Weld hearing

September 12, 1997

SEN. RICHARD G. LUGAR of Indiana was right to muster bipartisan support on the Senate Foreign Relations Committee to force its chairman, Sen. Jesse Helms of North Carolina, to hold hearings on the fitness of William F. Weld to be Ambassador to Mexico. Only that way can the committee and then the full Senate decide that issue.

President Clinton's probable motive for nominating the popular moderate Republican governor of Massachusetts has disappeared. It was to get him out of young Rep. Joseph Kennedy II's way. Mr. Kennedy is no longer running for governor next year, but Mr. Weld is no longer governor anyway, having resigned to focus on this confirmation.

Senator Helms -- who is opaque about his own motive for blocking Mr. Weld -- grudgingly scheduled a "special meeting" today for which he alone will set the agenda. Mr. Weld's name, he says, will certainly not be on it. He has muttered some objections to Mr. Weld's supposed softness on this or that, some of it inaccurate or irrelevant, but he has not come clean about it.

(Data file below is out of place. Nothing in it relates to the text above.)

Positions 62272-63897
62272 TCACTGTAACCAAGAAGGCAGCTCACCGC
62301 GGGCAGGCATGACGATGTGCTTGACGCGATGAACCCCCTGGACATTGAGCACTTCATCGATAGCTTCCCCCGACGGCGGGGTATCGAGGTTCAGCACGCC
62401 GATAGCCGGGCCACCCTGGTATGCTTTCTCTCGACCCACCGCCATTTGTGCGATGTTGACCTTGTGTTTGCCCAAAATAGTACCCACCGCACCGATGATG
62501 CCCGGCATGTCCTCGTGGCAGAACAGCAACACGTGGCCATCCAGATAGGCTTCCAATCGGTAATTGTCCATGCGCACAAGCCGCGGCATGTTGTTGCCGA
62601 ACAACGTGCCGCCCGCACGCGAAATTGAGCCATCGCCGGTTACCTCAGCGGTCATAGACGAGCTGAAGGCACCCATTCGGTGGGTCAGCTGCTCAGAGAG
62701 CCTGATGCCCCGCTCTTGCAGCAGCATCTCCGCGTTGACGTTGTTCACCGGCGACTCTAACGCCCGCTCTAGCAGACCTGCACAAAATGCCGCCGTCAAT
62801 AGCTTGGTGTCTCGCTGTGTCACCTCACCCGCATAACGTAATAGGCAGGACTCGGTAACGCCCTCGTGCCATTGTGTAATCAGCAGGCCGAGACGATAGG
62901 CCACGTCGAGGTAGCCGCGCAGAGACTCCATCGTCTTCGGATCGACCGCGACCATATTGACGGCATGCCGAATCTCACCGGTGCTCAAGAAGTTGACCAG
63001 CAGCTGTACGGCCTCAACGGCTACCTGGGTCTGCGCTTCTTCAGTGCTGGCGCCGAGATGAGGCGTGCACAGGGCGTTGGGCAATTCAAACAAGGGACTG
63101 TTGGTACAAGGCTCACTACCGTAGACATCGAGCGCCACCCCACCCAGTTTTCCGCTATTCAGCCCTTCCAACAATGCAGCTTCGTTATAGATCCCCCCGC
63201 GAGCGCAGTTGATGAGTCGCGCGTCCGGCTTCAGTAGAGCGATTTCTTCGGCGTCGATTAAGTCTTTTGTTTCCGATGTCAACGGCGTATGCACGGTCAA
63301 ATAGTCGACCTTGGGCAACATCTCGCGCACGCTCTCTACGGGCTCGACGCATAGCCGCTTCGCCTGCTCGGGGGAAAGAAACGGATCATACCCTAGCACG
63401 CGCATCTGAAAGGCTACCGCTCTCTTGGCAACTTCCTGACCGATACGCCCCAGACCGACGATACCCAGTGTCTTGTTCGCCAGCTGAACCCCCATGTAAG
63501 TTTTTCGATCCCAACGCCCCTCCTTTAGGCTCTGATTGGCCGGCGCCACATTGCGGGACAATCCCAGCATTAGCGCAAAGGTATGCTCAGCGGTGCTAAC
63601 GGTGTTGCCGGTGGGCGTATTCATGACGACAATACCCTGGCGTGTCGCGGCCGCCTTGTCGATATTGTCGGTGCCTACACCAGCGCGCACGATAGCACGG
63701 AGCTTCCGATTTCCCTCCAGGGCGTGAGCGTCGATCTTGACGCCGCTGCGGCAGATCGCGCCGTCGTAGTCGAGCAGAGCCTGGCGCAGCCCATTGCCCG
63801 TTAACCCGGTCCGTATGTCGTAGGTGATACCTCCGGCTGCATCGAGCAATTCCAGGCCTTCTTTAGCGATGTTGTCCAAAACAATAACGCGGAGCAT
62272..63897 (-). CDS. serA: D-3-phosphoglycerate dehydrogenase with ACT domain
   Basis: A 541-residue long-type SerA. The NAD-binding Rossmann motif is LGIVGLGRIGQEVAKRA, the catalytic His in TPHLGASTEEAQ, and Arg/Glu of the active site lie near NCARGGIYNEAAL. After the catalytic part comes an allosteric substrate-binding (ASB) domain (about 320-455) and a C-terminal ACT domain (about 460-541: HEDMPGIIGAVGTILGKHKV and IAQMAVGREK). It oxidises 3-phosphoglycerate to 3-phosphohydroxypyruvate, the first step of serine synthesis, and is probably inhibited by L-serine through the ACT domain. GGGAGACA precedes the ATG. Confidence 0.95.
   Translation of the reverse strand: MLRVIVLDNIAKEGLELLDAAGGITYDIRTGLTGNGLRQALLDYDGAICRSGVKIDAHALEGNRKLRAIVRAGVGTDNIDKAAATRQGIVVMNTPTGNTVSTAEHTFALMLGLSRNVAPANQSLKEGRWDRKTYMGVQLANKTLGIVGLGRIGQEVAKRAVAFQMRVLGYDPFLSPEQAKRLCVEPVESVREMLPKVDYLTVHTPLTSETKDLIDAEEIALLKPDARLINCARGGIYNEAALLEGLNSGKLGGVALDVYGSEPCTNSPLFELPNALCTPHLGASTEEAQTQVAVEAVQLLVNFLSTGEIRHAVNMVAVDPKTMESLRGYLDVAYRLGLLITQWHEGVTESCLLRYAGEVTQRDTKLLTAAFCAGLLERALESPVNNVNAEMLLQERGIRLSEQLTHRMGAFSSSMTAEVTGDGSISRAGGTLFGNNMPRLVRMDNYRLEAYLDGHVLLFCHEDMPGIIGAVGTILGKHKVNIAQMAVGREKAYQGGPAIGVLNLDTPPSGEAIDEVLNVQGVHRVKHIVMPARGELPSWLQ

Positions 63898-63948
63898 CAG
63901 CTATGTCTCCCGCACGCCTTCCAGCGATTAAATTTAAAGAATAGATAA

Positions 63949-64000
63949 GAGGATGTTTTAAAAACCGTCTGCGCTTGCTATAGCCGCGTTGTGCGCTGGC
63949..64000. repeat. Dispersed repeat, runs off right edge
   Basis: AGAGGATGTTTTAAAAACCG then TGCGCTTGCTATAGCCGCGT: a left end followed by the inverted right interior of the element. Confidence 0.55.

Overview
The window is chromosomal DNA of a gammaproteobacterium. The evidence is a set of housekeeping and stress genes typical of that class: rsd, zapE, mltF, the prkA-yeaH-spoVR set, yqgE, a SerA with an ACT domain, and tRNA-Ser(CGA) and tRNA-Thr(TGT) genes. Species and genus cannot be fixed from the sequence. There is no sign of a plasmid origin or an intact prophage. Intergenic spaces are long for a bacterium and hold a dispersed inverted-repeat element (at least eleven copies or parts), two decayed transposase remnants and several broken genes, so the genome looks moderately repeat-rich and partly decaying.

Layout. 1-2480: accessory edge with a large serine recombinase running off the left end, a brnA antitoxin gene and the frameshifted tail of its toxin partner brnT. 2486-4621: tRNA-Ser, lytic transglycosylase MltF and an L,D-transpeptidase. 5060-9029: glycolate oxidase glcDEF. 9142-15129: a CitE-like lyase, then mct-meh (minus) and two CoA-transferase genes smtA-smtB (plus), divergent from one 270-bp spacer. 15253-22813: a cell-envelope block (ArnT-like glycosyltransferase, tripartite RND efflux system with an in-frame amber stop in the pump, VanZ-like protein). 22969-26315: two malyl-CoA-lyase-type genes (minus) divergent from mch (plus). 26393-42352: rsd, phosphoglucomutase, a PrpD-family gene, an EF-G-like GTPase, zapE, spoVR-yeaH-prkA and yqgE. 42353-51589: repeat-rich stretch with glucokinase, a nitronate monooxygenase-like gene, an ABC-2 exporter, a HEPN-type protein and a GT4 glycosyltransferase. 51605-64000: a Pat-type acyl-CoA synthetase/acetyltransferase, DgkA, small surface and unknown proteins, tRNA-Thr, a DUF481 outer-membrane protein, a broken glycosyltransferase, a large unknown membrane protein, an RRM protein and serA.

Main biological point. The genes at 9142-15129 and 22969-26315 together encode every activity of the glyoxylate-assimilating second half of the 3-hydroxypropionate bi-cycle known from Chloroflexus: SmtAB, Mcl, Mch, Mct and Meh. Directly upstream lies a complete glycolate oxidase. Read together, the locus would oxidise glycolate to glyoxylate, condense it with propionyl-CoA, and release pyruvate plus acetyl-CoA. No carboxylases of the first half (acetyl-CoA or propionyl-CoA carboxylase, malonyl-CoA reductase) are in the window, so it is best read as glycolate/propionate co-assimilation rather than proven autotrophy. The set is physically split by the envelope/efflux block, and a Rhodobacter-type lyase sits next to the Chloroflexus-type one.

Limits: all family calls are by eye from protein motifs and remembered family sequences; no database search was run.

This fight is not, as advertised, for the soul of the Republican Party. It is about whether the Senate works as an institution. The Constitution says President Clinton needs its advice and consent on appointments of ambassadors. Not just Senator Helms' advice and consent, but the whole body's. Who is Senator Helms to deny his colleagues their duty?

Pub Date: 9/12/97

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